Dressing up, dressing down
Mel Cooke, Glener Writer
Left: The police making sure that these boys tuck their shirts in their pants. Right: If your teenage daughter insists on wearing teeny-weeny minis, insist that she does so and unexpectedly take her somewhere where they are totally inappropriate - like to her old primary or prep school. - Norman Grindley/Staff Photographer
A FEW days ago, I was driving past the park (of sorts) in Papine, St Andrew. Three policemen got out of a vehicle just ahead of me, the one not carrying a rifle making a beeline for someone I could not, at that point, see. The policeman's speed and stride told me, though, that he was in a no-nonsense mood and had zoned in on someone to take it out on.
I rubbernecked to see what would happen (I actually wondered if I would hear it - as in 'pow!' - before I saw) and caught the action as he frisked down a scruffy-looking character. In uniform. School uniform. Khaki. A schoolboy, who was standing with two girls, his uniform hanging on him in a way that made it look like a thug's haute couture.
Of course, for some police-men, searching schoolboys is passé. So is finding weapons on them. However, from a parent's point of view, it is still striking that the policeman strode past several other persons, adults and 'schoolers' to frisk this one young man. And I dare say it was because of his appearance.
Now, call it stereotyping, call it unfair, call it ludicrous, the fact is that looks count; whether it is in looking for a mate, looking for a banker or looking for a criminal. And we have to teach our children that they have to dress the part for how they want to be treated. This is especially important in the teenage years (especially looking back at mine) when they probably will, as we did, attempt to be 'different' - and end up looking the same as some other batch of peers.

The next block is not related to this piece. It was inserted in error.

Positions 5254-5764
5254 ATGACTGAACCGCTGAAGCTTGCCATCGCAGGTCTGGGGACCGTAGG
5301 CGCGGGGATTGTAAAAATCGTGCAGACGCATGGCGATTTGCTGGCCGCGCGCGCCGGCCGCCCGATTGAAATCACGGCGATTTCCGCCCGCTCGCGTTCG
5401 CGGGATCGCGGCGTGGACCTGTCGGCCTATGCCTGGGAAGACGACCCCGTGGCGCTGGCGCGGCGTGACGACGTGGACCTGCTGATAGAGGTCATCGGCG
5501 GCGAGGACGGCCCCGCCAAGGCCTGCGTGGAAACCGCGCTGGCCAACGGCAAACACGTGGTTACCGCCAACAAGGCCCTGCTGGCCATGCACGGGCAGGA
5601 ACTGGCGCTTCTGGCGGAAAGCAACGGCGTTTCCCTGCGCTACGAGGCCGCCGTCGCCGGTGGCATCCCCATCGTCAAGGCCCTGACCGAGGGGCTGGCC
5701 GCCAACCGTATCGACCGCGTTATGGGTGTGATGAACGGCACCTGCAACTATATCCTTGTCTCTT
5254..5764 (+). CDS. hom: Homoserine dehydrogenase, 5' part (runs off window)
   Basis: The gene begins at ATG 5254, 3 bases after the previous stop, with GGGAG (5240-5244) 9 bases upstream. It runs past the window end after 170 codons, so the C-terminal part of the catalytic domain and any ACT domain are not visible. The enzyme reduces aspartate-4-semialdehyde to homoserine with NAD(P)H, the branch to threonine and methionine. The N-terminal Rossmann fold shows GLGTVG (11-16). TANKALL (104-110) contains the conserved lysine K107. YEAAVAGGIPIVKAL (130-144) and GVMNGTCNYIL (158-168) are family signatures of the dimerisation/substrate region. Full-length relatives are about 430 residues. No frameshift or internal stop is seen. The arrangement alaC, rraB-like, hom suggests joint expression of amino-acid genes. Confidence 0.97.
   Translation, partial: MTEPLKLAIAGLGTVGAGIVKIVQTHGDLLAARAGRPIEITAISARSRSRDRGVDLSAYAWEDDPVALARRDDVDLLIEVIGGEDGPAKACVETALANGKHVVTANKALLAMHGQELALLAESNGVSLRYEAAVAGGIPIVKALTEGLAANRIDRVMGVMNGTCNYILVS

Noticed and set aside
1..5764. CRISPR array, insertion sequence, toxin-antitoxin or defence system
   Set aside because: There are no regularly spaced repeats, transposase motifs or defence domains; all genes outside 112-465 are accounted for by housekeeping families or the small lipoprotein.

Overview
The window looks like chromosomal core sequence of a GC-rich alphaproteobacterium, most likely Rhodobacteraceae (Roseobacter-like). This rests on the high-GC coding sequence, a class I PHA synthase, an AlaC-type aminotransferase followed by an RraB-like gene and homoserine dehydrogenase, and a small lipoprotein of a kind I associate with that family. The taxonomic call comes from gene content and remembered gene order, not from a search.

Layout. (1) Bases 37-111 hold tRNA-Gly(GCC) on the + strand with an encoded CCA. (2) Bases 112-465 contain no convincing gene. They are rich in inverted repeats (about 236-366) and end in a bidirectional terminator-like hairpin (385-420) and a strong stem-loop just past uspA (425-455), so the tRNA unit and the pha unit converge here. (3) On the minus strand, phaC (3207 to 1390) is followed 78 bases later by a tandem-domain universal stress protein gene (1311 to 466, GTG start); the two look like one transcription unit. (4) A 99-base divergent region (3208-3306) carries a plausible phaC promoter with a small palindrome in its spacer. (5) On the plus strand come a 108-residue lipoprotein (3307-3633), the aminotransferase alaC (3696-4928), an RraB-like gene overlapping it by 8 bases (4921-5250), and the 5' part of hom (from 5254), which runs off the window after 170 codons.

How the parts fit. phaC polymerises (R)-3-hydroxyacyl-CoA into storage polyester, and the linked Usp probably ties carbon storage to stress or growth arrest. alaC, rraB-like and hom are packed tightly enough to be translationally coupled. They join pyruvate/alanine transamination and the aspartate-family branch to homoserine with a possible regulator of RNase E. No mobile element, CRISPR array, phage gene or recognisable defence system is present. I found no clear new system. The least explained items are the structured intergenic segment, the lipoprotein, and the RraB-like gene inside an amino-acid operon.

If you have a daughter and her hemlines are very high, her necklines very low and her clothes moulded into every crease of her body, it is going to be assumed that she is sexually generous and ready to give it up at any given moment. If you have a son, and he wears the waist of his pants somewhere close to where his shorts would normally end, thus effectively utilising underwear as outerwear, it is going to be assumed that he is a nefarious character who will pop off at any moment.
The funny thing is people's reaction to how they dress can actually make them become the part they were just dressing up for in the first place. A policeman can put on a slap, or slap on a charge that leads to an arrest and a criminal record. A man can pinch a piece, then claim that 50 men before him had done the same.
Tough task for parents
So, it will be up to us to give our children a good dressing down when they dress up to act the part of teenage rebellion; to wage the wardrobe wars, so to speak.
This is not, I hope, anything new; but the strategy I think would work better than outright upbraiding the dressing-up teen is actually the reverse of the stand-off that normally obtains. If your teenage daughter insists on wearing teeny-weeny minis, demand that she does so and, unexpectedly, take her somewhere where they are totally inappropriate - like to her old primary or prep school. If your son wants to dress like a faux thug, drop him off near a semi-garrison and set him walking. You could ask him to buy a banana chips at the stall across the road and drive a little way up the road.
Do it a couple times and they should get the point, without you saying a word. If they don't, take a real hard look at your parenting track record - and your wardrobe.